Having trouble paying your business tax debt? The right loan could help – here's what you need to consider.
Covering a tax debt, no matter what size your business is, can have a damaging impact on your cash flow and your operations. As of 1 July 2017, subject to the passage of legislation, the Australian Taxation Office (ATO) can disclose a business' tax debt information to credit reporting bureaus, which might have a substantial impact on a business' credit rating and ability to get finance.
As such, if your business has a large tax debt that you can't pay up front, the Australian Taxation Office (ATO) should be your first point of call to see if a payment plan can be arranged. If you don’t qualify for one of these plans or want to consider your other options, tax debt loans are an alternative option.
What is tax debt and how can a loan help?
Your options will depend on your level of tax debt and whether it relates to business activity statements or income tax.
- For tax debts of $100,000 or less, automated payment plans can be set up online with the ATO
- Individuals or sole traders with income tax or activity statement debt of $100,000 or less can set up automated payment plans online with the ATO services for individuals.
- For tax debts over $100,000, individuals and businesses can phone the ATO to set up a payment plan over the phone. Businesses should phone 13 28 66.
- If you can't enter an automated payment plan with the phone service, you can be connected with an agent who will help.
If you want to pay your debt off in its entirety rather than opt for an ATO payment plan, consider a tax debt loan.
If you enter into an ATO payment plan, or pay late, interest will generally apply, although small businesses may be eligible for interest free payment plans for activity statement debts. If you default on an ATO payment plan, then subsequent plans may carry additional conditions such as higher upfront payments.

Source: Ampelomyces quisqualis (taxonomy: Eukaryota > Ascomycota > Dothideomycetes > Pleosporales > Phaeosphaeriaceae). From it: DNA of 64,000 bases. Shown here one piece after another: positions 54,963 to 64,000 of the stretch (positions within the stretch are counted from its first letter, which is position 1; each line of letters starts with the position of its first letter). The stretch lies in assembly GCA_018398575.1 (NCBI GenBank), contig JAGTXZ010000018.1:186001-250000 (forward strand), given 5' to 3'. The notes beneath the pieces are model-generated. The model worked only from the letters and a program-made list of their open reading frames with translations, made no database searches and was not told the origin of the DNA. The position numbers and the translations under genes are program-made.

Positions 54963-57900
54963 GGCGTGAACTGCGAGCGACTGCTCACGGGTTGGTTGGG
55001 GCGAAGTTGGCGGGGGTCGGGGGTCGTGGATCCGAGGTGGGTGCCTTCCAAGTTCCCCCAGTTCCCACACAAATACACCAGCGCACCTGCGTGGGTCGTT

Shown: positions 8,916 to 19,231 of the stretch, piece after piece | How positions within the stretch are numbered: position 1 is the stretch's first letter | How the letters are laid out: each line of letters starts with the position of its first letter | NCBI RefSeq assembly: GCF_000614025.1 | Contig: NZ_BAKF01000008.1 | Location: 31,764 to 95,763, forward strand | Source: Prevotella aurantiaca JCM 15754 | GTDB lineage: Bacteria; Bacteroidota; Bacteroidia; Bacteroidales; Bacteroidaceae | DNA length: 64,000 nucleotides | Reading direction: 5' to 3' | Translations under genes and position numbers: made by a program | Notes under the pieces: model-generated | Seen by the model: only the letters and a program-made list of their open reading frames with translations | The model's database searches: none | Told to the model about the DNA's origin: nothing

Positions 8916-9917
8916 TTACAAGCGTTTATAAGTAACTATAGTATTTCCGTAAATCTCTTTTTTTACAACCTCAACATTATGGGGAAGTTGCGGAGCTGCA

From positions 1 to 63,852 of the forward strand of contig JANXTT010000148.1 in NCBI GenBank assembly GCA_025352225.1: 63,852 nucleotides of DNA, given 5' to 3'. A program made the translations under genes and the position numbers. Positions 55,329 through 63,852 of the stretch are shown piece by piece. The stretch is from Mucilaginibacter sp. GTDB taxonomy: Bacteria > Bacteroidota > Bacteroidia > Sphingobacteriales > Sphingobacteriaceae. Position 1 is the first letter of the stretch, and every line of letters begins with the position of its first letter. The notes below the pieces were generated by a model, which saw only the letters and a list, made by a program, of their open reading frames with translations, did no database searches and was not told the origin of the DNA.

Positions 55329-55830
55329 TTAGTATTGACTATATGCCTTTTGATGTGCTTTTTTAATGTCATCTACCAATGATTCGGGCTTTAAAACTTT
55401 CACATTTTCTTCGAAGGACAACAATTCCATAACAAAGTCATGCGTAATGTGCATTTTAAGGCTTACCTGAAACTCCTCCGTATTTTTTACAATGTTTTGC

The generally intended way to handle business tax debt might be to contact the ATO and set up a favourable payment plan online, before accruing over $10,000 of tax debt. By setting up a payment plan prior to exceeding $10,000, taxpayers can avoid having their debt referred to credit reporting bureaus, from 1 July.
However, ATO payment plans may not necessarily be the ideal option. Businesses may be required to demonstrate viability, and the ATO may impose conditions such as upfront payment requirements. Tax debt loans, available from financial institutions across Australia, may be an alternative option and may still be available to you even if your business’ credit history is less than perfect.
You may want to compare tax debt loans to ATO payment program terms. From 1 July 2017, a tax debt loan may be more likely to be preferable if you have previously defaulted on a tax payment plan with the ATO. This is because subsequent ATO payment plans may have less favourable terms, and once a tax debt of $10,000 or more is unpaid for 90 days it can be referred to a credit bureau, which might result in less favourable non-ATO loan terms.
As such, a tax debt loan may be a useful way of paying off tax debt before it becomes even more of a problem, or when ATO payment plans are not a viable option.
Business lenders you can compare
What should you consider when looking for a loan?
Finding the right loan to cover your tax debts depends on your specific requirements. Comparing the following aspects should help you choose:
- Should you apply for secured or unsecured?
While you can potentially get a tax debt loan without providing any security, a secured loan will potentially mean longer loan terms and lower interest rates.
- What is the interest rate?
Secured loans typically charge lower interest rates compared to unsecured loans, but remember that interest rates will vary from one loan offering to another.
- What fees and charges are involved?
Fees and charges associated with your tax debt loan will have a noticeable effect on how much you end up paying over the course of the loan, so make sure you review the fee structure before you apply.
- Can you make extra repayments and early payouts?
This is a convenient feature and one that can help you save on interest, but early repayments may attract fees.
What are the loan options available to business owners for settling tax debt?
Before you become personally liable for your business’s tax debt, you may want to explore a range of loan options to ease the financial pressure. Tax debt loans are one type of financing that may be useful, but are not the only one. Invoice factoring, for example, is another option that may be worth considering in some situations.
The following loan types may be an option to consider if you need help paying off your tax debt.
Tax debt loans
Tax debt loans are short-term financial solutions specifically tailored to assist small to medium-sized businesses settle outstanding tax debt. Funds can also be used for:
- Employees’ wages
- Day-to-day expenses
- Settling unpaid bills
Repayment terms are also usually more flexible, allowing business owners to set the pace at which they reimburse the loan.